Background checks are a fairly standard process, and if you’ve been diligent in your interviews and reference checks, most should come back without major surprises. Still, the need for background checking comes into focus most clearly when this isn’t the case.
Unfortunately, it’s possible that you will need to retract a contingent job offer due to some piece of information that a background check has revealed. When this happens, it’s important that you follow federal guidelines on the matter as well as general best practices in order to make sure that you’re doing so in a way that is responsible, impartial, and legal.
1. Make sure that the job offer was actually contingent on the findings of the background check.
Before doing a background check on a potential employee, you need to provide the information that the results of the check may affect your decision regarding their employment. This needs to have been a standalone document in addition to any application forms.
If you provided a written offer and failed to mention that it was contingent on passing a background check, you may not be on solid legal ground for revoking the offer.
2. Let the applicant know that the background check found disqualifying information.
You should provide, in writing, information about the organization that did the screening and what the disqualifying information was, as well as a copy of the background check itself. You should also provide them with a summary of their rights under the Fair Credit Reporting Act in this situation.
3. Give the applicant a chance to correct errors.
Mistakes do occasionally pop up in background checks, including records that should have been expunged, instances of identity theft, and even simple clerical errors. Let the applicant know that they can contact the company that did the background check to correct the errors.
This company then has 30 days to correct the error. Applicants have five days after receiving this information to tell you whether or not they choose to dispute the information in the check.
4. Give the applicant a chance to explain extenuating circumstances.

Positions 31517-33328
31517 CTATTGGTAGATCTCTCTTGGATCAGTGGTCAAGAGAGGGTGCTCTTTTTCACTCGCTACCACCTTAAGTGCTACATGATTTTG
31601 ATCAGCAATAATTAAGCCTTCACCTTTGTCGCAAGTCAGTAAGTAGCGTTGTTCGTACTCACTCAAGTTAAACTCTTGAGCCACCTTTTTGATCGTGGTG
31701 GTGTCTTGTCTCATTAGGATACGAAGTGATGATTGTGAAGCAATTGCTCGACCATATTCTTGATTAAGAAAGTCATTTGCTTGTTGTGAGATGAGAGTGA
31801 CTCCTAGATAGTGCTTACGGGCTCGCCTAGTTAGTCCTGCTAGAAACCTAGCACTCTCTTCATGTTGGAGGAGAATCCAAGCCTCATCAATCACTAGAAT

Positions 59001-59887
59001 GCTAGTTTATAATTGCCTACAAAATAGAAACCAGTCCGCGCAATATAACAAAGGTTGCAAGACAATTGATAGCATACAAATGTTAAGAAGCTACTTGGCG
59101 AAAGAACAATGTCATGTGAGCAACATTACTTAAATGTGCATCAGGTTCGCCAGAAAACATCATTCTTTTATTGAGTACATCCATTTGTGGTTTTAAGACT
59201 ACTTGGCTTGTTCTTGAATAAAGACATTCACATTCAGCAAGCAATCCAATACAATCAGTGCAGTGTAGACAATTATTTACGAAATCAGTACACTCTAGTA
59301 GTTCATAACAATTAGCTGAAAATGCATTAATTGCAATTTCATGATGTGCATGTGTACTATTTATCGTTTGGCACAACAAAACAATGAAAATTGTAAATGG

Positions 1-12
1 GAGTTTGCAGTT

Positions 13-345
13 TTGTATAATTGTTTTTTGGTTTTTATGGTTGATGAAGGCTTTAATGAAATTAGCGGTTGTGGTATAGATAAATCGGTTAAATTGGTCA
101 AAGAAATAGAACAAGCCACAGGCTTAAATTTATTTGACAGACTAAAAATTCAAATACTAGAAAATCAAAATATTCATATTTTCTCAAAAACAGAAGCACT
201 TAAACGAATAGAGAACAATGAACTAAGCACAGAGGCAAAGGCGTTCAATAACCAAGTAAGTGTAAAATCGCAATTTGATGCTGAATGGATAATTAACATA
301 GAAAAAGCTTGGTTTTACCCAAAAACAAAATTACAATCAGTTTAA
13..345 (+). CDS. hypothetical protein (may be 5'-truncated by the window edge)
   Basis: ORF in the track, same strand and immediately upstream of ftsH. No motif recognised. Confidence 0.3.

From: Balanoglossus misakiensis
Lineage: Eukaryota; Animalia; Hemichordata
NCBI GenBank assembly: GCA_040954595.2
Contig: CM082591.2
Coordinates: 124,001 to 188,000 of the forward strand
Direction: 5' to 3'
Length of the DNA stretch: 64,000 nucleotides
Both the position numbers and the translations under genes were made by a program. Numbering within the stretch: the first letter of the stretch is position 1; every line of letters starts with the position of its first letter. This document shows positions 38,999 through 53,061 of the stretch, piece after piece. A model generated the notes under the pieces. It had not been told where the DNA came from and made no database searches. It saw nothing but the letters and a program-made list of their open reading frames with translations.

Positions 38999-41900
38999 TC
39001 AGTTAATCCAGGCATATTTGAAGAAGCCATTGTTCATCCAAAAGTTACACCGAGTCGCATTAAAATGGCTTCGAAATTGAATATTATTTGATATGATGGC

There may be situations in which the information listed was accurate, but may not need to be disqualifying. Former victims of domestic violence may have records of crimes committed at the behest of their abusers, for example. In cases like this, you may wish to waive your own requirements, except when they are required by law for licensing or other regulations. You’ll want to consider the nature of the crime, the time elapsed, and the nature of the job when making this kind of decision.
There is also the possibility that the red flag on someone’s background check is directly related to their membership in a protected class as defined by the Equal Opportunity Employment Commission. If your requirement targets someone as a result of their race, color, sex, age (over 40), national origin, disability, or medical history, you will want to rethink that requirement in order to remain in compliance with the EEOC.
5. Provide written documentation of your final decision.
This should include the reasons for retracting the job offer as well as the information contained in the background check itself. (Yes, even though you provided this information earlier.) In general, you’ll want to keep this information on hand for at least a year, or two years if you are a school, state or local government, or larger business with a government contract.
6. Remember to be courteous.
While needing to revoke a job offer is stressful and can leave a hiring manager to feel as though they’ve been misled, it is even more stressful for the applicant in question. While they may not be the right person for the job, they are still a part of the community of job-seekers.
Keep your company’s reputation in sterling shape by treating the rejected applicant with the same respect you showed them while you were still excited about hiring them for the position. Courtesy is never wasted.
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Also, check out our comprehensive resource page on employee background checks that consolidates all the information, blog posts and other resources about running background checks on employees and potential hires in one place.